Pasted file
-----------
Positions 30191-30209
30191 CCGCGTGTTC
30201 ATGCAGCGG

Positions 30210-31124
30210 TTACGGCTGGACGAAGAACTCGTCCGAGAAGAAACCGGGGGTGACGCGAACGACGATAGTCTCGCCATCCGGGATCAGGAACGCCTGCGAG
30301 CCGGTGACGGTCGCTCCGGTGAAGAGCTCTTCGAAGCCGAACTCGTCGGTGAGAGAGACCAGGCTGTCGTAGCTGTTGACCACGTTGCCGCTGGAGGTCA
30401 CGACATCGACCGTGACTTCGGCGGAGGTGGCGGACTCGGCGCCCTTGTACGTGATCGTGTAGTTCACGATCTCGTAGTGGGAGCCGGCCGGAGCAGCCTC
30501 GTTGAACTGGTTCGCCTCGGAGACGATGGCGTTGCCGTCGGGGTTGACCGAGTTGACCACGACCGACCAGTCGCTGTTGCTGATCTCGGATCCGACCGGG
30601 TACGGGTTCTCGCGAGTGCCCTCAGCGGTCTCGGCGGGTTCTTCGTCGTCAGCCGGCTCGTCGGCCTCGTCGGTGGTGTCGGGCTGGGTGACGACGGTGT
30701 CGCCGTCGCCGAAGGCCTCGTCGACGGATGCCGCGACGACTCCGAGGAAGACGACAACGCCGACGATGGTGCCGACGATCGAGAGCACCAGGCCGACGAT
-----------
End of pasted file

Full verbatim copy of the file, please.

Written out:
Positions 30191-30209
30191 CCGCGTGTTC
30201 ATGCAGCGG

Positions 30210-31124
30210 TTACGGCTGGACGAAGAACTCGTCCGAGAAGAAACCGGGGGTGACGCGAACGACGATAGTCTCGCCATCCGGGATCAGGAACGCCTGCGAG
30301 CCGGTGACGGTCGCTCCGGTGAAGAGCTCTTCGAAGCCGAACTCGTCGGTGAGAGAGACCAGGCTGTCGTAGCTGTTGACCACGTTGCCGCTGGAGGTCA
30401 CGACATCGACCGTGACTTCGGCGGAGGTGGCGGACTCGGCGCCCTTGTACGTGATCGTGTAGTTCACGATCTCGTAGTGGGAGCCGGCCGGAGCAGCCTC
30501 GTTGAACTGGTTCGCCTCGGAGACGATGGCGTTGCCGTCGGGGTTGACCGAGTTGACCACGACCGACCAGTCGCTGTTGCTGATCTCGGATCCGACCGGG
30601 TACGGGTTCTCGCGAGTGCCCTCAGCGGTCTCGGCGGGTTCTTCGTCGTCAGCCGGCTCGTCGGCCTCGTCGGTGGTGTCGGGCTGGGTGACGACGGTGT
30701 CGCCGTCGCCGAAGGCCTCGTCGACGGATGCCGCGACGACTCCGAGGAAGACGACAACGCCGACGATGGTGCCGACGATCGAGAGCACCAGGCCGACGAT